Big Hero 6

Hiro and Baymax get stealthy.

Hiro and Baymax get stealthy.

(2014) Animated Feature (Disney/Marvel) Starring the voices of Ryan Potter, Scott Adsit, Daniel Henney, T.J. Miller, Jamie Chung, Damon Wayans Jr., Genesis Rodriguez, James Cromwell, Alan Tudyk, Maya Rudolph, Abraham Benrubi, Katie Lowes, Billy Bush, Daniel Gerson, Paul Briggs, Charlotte Gulezian, David Shaughnessy, Terri Douglas. Directed by Don Hall and Chris Williams

We are not a one of us who knows what we’re truly capable of until we test ourselves. Whatever motivates us – ego, greed, tragedy, desire, altruism – it remains for us to see what we can do.

Hiro (Potter) is a robotics genius. In the alternate world of San Fransokyo where Japanese immigrants rebuilt the city after the 1905 earthquake and meshed the architecture of Occidental and the Land of the Rising Sun to create a more quake-resistant city. The San Francisco Institute of Technology is one of the finest cutting-edge schools in the nation and the city is a jewel of natural beauty married to technological advances.

Hiro’s brother Tadashi (Henney) is, like Hiro, a genius at robotics. Whereas Hiro is out for financial gain in underground street Robobattles, Tadashi is creating a robot that will genuinely make the world a better place. Tadashi attends SF Tech with his friends Honey Lemon (Rodriguez), Go-Go (Chung), Wasabi (Wayans) and Fred (Miller) under the tutelage of Professor Robert Callaghan (Cromwell) who is respected and admired by his students. Tadashi is urging Hiro to come join him at the school after Hiro graduates high school but Hiro is none too eager to join up with, as he terms it, Nerd Tech. However, he grudgingly agrees to sign up after Tadashi pesters him enough.

Then tragedy strikes and Hiro discovers that there is something terrible going on, something involving his own invention – mini-bots that can be controlled by brain waves – and a kabuki-masked villain. Using Baymax (Adsit), a robot that Tadashi was working on, Hiro and his friends will have to develop armor with different powers in order to stop a catastrophe from happening and to bring the bad guy to justice.

 

This is the third straight fall release from Disney Animation to hit a home run (Wreck-It Ralph and Frozen preceded it) and quite frankly after a less-than-satisfactory year for animated entertainment at the box office, trust Disney to set things right in that regard. This is a natural, with cuddly soft robots resembling the love child between Gigantor and the Stay-Puft Marshmallow Man, both references likely to fly right over the head of most younger readers.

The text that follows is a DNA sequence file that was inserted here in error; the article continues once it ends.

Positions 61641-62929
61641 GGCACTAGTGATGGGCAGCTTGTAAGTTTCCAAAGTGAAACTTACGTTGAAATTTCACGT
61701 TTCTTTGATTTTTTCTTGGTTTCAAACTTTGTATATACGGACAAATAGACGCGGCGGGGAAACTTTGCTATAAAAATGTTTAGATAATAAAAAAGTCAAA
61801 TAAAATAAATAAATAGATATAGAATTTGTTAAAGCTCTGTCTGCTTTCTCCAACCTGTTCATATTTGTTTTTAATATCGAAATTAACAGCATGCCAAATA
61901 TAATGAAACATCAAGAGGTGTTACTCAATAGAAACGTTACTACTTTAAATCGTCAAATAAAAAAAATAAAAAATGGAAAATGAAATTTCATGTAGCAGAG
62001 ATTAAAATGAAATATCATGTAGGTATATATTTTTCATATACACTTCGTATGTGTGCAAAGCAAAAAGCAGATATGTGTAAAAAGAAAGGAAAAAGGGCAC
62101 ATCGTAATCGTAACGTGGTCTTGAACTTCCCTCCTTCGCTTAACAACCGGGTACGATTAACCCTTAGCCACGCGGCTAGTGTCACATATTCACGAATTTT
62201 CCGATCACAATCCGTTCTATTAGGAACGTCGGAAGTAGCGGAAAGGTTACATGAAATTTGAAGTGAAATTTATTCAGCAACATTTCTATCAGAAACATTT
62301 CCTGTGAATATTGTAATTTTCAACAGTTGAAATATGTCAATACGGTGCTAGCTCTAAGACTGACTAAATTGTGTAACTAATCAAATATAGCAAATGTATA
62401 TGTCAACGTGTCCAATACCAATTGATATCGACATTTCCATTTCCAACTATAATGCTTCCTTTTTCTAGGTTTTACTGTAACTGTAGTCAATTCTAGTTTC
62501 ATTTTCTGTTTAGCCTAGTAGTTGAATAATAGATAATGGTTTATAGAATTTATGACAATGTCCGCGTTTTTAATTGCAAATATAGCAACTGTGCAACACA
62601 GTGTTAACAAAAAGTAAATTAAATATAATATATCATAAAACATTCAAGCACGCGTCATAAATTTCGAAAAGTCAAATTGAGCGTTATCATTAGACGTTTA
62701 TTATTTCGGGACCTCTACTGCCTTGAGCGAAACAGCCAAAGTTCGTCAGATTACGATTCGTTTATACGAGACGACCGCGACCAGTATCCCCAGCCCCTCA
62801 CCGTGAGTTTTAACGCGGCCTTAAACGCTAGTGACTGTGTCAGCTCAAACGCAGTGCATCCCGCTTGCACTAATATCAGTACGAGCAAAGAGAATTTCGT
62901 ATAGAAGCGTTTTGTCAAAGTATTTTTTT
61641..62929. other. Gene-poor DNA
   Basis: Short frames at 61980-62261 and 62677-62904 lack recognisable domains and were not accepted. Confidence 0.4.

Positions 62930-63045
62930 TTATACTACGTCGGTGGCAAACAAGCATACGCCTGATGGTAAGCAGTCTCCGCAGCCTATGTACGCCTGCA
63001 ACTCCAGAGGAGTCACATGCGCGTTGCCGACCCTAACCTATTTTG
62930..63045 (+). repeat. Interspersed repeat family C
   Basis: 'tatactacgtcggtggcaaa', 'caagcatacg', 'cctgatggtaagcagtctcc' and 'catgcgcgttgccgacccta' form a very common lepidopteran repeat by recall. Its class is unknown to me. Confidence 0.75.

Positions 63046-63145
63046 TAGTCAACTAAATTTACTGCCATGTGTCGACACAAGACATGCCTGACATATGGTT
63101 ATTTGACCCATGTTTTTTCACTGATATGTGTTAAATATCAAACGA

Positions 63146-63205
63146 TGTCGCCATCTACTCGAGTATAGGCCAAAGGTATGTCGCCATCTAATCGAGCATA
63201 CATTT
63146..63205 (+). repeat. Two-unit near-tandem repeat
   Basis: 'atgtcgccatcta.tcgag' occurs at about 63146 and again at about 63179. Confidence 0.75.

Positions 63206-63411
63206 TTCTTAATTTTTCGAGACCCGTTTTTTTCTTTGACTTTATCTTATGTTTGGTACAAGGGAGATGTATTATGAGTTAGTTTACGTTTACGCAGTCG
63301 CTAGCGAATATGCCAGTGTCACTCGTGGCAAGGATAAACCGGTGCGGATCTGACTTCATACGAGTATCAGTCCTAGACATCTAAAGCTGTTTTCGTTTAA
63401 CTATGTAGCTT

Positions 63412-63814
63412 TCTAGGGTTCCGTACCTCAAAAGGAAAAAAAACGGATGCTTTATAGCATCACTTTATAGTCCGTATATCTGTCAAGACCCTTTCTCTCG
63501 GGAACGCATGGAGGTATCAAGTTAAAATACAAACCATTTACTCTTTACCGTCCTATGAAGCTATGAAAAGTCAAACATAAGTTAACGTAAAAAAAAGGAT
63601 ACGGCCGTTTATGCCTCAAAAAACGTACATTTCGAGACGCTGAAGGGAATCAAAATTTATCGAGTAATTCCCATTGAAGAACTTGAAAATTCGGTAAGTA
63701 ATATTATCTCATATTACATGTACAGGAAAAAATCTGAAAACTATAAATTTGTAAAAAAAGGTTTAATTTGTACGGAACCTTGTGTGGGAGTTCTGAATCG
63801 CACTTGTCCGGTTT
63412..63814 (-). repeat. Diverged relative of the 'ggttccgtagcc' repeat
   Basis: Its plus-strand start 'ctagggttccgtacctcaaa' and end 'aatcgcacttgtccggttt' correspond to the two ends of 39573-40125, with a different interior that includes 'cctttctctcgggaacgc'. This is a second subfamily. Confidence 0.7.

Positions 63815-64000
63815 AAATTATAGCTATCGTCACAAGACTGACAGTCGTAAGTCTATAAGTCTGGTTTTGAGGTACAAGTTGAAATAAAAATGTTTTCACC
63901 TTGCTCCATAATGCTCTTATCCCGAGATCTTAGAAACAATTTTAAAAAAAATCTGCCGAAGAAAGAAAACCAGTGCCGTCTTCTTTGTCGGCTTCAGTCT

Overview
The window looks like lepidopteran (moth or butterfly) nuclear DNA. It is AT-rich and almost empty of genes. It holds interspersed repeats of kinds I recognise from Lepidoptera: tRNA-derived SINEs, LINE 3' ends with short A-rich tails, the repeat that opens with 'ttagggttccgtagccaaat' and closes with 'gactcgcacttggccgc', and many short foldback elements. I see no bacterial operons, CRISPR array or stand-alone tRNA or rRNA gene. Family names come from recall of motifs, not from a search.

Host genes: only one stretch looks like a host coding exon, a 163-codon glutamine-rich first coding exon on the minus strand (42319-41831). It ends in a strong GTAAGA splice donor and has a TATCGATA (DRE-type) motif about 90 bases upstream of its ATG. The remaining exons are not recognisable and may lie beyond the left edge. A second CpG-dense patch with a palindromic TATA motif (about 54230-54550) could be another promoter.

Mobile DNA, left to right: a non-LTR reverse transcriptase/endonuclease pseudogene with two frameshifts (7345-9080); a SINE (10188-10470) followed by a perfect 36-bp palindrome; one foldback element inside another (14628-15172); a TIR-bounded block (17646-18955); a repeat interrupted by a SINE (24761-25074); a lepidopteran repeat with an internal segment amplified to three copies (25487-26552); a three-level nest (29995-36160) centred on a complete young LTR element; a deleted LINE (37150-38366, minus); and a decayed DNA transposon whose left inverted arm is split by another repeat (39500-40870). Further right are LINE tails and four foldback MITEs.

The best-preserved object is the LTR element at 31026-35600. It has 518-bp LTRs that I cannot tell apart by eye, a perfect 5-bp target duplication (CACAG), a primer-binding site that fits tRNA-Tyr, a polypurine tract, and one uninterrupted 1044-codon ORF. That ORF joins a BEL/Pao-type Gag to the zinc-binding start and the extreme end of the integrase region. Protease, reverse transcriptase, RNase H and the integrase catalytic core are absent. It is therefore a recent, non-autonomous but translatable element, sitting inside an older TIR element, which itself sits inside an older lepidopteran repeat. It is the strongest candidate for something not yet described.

While the cast isn’t particularly well-known – no Tom Hanks or Paul Newman or Billy Crystal here – it is pretty solid and a bit younger and hipper than the voice cast that Pixar generally uses. T.J. Miller as Fred is especially fun; reportedly he ad-libbed a lot of his dialogue. The main roles of the brothers are less well-known voice actors and come off as fairly bland typical animated prince guys.

The city of San Fransokyo while not dazzling visually is inventive, clever and looks like it could be a real place. Sure some San Franciscans may take umbrage at the liberties the animators took with their home town but as an ex-resident I have to say that I’m delighted to see The City by the Bay portrayed both in an animated feature and a Marvel comic. It is after all one of the most charming big cities in the country.

 

While this is definitely more Disney than Marvel, there is plenty here to keep those who aren’t still drinking out of juice boxes plenty to cheer about. The humor can be dry and acerbic as well as broad enough to land a 747 on. Kids will laugh, their parents will too. It’s a win-win.

There are some moments that actually brought a tear to my eye which is something in the animated feature world had previously been reserved only for Pixar films. This isn’t a movie that’s talking down to anyone and at the same time isn’t afraid to tackle issues that most kidflicks shy away from. That’s pretty refreshing and while it deals with some pretty tough subjects it doesn’t turn maudlin nor does it pander. What we end up with is a way in to conversations that some kids sadly are forced to have when they are far too young. You’ll get what I mean when you see the movie.

This is the first Marvel property to be developed by Disney as an animated feature. While it isn’t a part of the cinematic universe that the House of Ideas has created (for one thing, characters in the comic include Silver Samurai and Sunfire, are actually part of the X-Men universe and unavailable for Disney) it does have a fresh four-color look all its own. However, those coming to the theater expecting an animated Guardians of the Galaxy will leave disappointed; this is clearly separate from anything else Marvel has done. Which is, in my book, a good thing.

REASONS TO GO: Inventive and fun. Surprisingly moving in places.
REASONS TO STAY: Doesn’t retain the Marvel “feel.”
FAMILY VALUES: There is some action and peril, a bit of rude humor and some thematic elements that may be too much for the littlest of tots.
TRIVIAL PURSUIT: This is the third consecutive non-Pixar and non-Studio Ghibli animated film that Alan Tudyk has voiced, making him the John Ratzenberger of Disney.
CRITICAL MASS: As of 11/17/14: Rotten Tomatoes: 88% positive reviews. Metacritic: 75/100.
COMPARISON SHOPPING: The Iron Giant
FINAL RATING: 7/10
NEXT: Whiplash

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